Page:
Gardeners from novice to professional know how valuable high-quality tools can be to make your gardening chores easier and more enjoyable. It is always interesting to talk with the professionals and see what they use to groom and care for the beautiful gardens here at the Missouri Botanical Garden. I interviewed some of the staff horticulturalists and other volunteer gardeners to get an idea of what favorite garden tool they use to get the job done. Overwhelmingly they all answered – pruners and soil knife. After that their answers varied mostly by garden site. Here’s what the experts had to say:
Susie R. (Climatron) – To tame the rapid growth of lush tropical vegetation, Susie recommends a Japanese folding hand saw, pole saw and long-handled pruners. She also said that the pen and paper tucked into her pocket was invaluable.
Senad D. (Japanese Garden) – To maintain this beautiful manicured garden, Senad uses a wide variety of mowers, trimmers, blowers, ladders and saws. Specialty items like a wooden blunt-toothed rake create the water patterns in the dry gravel gardens. The crew even uses a canoe to reach the island areas in the lake for maintenance, hauling all equipment and trimmings each time.
David G. (English Woodland Garden) – As expected, David’s most valuable tools used to maintain this densely wooded area were saws: hand, pole and chain saws. His helmet and climbing equipment are always available as having a certified climbing crew on staff is a necessity to maintain the hundreds of mature trees found here.
Dana R. (Victorian Gardens) – The meticulously maintained Victorian District Gardens require a keen eye and sense of perfection. Dana achieves this with her two workhorse tools – a sharp pruner and her multi-purpose soil knife which she uses to dig, cut, scrape and plant with.
Marissa S. (Rose Garden) – Caring for roses requires you spend a large amount of time working near the ground. Marissa’s list of go-to items includes a kneeling pad, pruners and gloves with gauntlets. She also keeps her phone handy and a cup of coffee at her side.
Julie H. (Seasonal Displays) – Since Julie is in charge of designing, calculating, ordering, installing and maintaining the annual displays for the North end of the garden, she shared an out-of-the-ordinary tool to help her get professional results. She uses the website – www.landscapecalculator.com. Just plug in your square footage and it will give you the number of annual plants you need at whatever spacing you choose. You can use this website to calculate mulch too. Julie also offered a good piece of planting advice “If you have a choice, go for more of the smaller, less expensive plants to fill a larger area. They’ll grow and you will end up with a more satisfying display.”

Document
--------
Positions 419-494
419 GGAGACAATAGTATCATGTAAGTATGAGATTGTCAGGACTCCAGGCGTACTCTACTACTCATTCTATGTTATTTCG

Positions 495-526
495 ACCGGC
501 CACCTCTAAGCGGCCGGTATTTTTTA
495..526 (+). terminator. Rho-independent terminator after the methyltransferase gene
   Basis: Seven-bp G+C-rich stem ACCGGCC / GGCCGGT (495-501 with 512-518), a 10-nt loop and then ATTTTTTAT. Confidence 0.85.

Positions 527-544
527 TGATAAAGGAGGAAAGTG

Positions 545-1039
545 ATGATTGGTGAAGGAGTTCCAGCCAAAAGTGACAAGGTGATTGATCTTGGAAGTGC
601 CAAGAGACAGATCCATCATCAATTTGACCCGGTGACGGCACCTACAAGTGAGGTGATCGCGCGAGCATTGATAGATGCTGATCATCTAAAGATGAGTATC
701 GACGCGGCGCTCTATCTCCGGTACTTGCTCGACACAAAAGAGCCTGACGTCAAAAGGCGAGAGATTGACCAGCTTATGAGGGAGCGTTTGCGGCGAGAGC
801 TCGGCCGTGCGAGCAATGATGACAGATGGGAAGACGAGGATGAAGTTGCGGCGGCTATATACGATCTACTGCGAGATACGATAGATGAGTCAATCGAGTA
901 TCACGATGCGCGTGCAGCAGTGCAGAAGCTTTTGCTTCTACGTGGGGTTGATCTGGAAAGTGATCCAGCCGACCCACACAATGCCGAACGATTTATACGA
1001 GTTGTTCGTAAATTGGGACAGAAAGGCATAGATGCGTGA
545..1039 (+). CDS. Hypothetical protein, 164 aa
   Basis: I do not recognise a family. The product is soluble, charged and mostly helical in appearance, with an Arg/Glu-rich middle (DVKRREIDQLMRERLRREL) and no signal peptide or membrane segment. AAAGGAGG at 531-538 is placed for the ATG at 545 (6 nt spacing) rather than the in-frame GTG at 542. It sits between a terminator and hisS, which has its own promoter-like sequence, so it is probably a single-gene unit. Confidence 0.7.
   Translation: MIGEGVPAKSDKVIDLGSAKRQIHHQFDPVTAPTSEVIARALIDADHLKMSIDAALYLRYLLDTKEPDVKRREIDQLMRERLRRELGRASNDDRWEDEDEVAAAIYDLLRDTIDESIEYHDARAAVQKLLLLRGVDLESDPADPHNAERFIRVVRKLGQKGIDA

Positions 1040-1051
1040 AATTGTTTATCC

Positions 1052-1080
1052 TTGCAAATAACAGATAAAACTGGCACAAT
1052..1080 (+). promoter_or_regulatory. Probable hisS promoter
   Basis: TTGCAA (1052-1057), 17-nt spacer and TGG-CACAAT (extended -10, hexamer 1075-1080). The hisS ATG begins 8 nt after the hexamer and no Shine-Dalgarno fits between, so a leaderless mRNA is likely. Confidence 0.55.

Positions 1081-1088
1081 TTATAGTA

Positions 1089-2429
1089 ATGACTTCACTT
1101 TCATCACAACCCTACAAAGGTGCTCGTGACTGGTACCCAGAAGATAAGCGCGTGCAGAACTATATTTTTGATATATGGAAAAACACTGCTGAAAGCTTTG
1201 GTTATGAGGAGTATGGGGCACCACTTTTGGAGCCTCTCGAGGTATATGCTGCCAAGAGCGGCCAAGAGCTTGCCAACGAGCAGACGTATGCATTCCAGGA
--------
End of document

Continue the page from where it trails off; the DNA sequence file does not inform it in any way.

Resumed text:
Jennifer S. (Kemper Gardens Supervisor) – In her job of overseeing the Kemper Demonstration Gardens, Jennifer introduced me to a Dutch hoe – her favorite tool for keeping the beds tidy and weed free. Using a pushing and pulling motion, the tool blade is used to skim the just below the soil surface, cutting weeds off at the roots. The long handle of most models makes work easy on the back too.
James K. (Kemper Flower Border) – Tending to hundreds of perennials on a daily basis couldn’t be done without pruners and a soil knife but one handy tool James always keeps in his pocket is a Swiss Army knife. He especially likes the version with the mini saw blade using it to help remove deadwood in tight areas where pruners can’t fit.
Glenn K. (Horticulture Information Manager) – When Glenn has the chance to escape from behind his computer screen, he grabs his favorite Corona hand weeding tool and goes to work. With its comfortable gel grip, this version of ergonomic hand tool is useful for planting and weeding. The teeth along the edge work great for cutting off weed roots and the forked tip can help dig and pop out weeds in a snap.
Chuck B. (Master Gardener Volunteer) – Not only is Chuck a MG, but he is a former enlisted Marine and it makes sense that his garden favorite is an entrenching tool. This collapsible spade used by the military is handy because it is bigger than a trowel and smaller than a gardening spade. You can dig a good sized planting hole with one hand while placing the plant with the other. It’s a great tool for getting the job done fast.
Paul S. (Volunteer and Former Garden Center Owner) – Owning a garden center means tools, common and unusual, are part of your life at all times. Paul has seen and used them all but finds the help of a mini tiller to be invaluable in his garden. That being said, Paul did say there was one more “tool” that is probably his favorite but doesn’t get used as frequently as it should and that was… his easy chair.
This quote from the website Common Sense Homesteading sums up the feelings of all our experts here at the Missouri Botanical Garden: “A good tool is like a good friend – they make a job a lot easier, and they won’t break under pressure.”
Kemper Center for Home Gardening
Videos by Nora Thiemann